Pipers’ Woods: 61 Acres of Forest Now Protected by Kawartha Land Trust
Mature woodlot in Peterborough County home to three species-at-risk
Kawartha Land Trust (KLT) is pleased to celebrate the gift of Pipers’ Woods — a beautiful, 61-acre woodlot that was generously gifted to KLT by two donors who wish to remain anonymous.
This mature woodlot, which is situated on limestone bedrock, is part of a connected, extensive forested area. On shallow soil, older trees and an abundance of wildflowers, such as the ones seen on this property, take decades to establish.
“We’re extremely grateful to the donors of Pipers’ Woods for their generosity and commitment to protecting land in the Kawarthas,” said John Kintare, Executive Director of Kawartha Land Trust. “This mature forest will continue to be home to species like the Barred Owl that prefer older forests that cannot be quickly or easily re-established once gone.”
Because of the donors’ long-time interest in land stewardship and sustainable forestry, the property contains a wide diversity of flora and fauna. The upland deciduous forest features Sugar Maple, Red Oak and White Oak trees, while the coniferous swamp hosts Eastern White Cedar, Balsam Fir and White Spruce. The land is also home to several species at risk, including the Butternut tree, Eastern Wood-Pewee and Wood Thrush.
The Wood Thrush is listed as a species of “Special Concern” by the Ontario Government’s Endangered Species Act. In Canada, their population has declined by 83% between 1970 and 2011. A forest interior bird, the Wood Thrush thrives in core forest habitats like Pipers’ Woods.
The donors gifted the property to Kawartha Land Trust to ensure the forest and wildlife would not be disturbed by future development.
“As we are getting older, this donation was part of our estate planning,” the donors shared. “We had previously read and heard about the good work of KLT.”
When asked about their favourite moments in Pipers’ Woods, the donors relayed stories of blooming spring ephemerals, a Pileated Woodpecker showing its five young how to extract bugs from trees and a spectacular light show performed by fireflies. “It was like strings of twinkle lights had been strung in the woods.”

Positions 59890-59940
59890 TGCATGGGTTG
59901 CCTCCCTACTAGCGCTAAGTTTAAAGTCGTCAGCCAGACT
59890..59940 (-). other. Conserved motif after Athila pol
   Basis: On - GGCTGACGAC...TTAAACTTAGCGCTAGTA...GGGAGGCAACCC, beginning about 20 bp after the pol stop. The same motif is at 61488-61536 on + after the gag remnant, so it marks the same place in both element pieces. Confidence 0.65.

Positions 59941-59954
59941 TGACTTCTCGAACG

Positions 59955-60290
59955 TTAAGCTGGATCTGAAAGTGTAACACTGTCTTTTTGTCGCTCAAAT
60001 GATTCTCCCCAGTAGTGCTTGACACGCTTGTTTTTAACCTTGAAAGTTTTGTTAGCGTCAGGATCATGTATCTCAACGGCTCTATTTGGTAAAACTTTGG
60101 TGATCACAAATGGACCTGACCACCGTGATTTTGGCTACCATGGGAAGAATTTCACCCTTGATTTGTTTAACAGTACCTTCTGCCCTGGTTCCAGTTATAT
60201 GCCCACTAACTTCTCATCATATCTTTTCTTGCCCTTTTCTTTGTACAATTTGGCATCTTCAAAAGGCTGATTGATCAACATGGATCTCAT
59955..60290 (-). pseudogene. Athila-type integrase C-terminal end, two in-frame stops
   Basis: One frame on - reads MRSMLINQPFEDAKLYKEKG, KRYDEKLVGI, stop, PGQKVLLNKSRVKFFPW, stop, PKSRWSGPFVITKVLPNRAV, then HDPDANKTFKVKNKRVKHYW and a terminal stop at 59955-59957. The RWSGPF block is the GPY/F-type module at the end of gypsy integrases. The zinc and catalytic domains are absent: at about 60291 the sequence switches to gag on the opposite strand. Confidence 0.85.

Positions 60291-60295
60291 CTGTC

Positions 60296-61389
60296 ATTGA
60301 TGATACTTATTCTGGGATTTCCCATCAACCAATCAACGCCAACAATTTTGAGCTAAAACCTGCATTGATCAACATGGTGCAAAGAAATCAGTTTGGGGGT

The natural cover of Pipers’ Woods also makes a huge contribution to the well-being of our environment. One way to quantify the contribution is through carbon sequestration. The annual carbon sequestration of the property is estimated to be 148 tons, which is the equivalent of taking approximately 25 cars off the road for one year.
“It’s been a pleasure learning about the donor’s intimate knowledge of the property and their inspiration to protect it forever,” said Thom Unrau, Director of Community Conservation. “Development pressures and high-grade logging are fragmenting woodlots like this one and I’m grateful to know that under KLT’s care this land will forever be managed to ensure its long-term health.”
At the request of the donors, Pipers’ Woods will not be open to public access and its location will not be disclosed in order to ensure the preservation of its sensitive habitats.
This property has been secured with the support of the Government of Ontario through the Greenlands Conservation Partnership, which helps conserve ecologically important natural areas and protect wetlands, grasslands and forests that help mitigate the effects of climate change. Through the Greenlands Conservation Partnership, a total of $50 million will be invested over four years, including $20 million from the Ontario government, and another $30 million from other sources, such as individual donations and foundation support through the NCC and the Ontario Land Trust Alliance, and other levels of government.
Help protect more land in the Kawarthas by donating to Kawartha Land Trust today.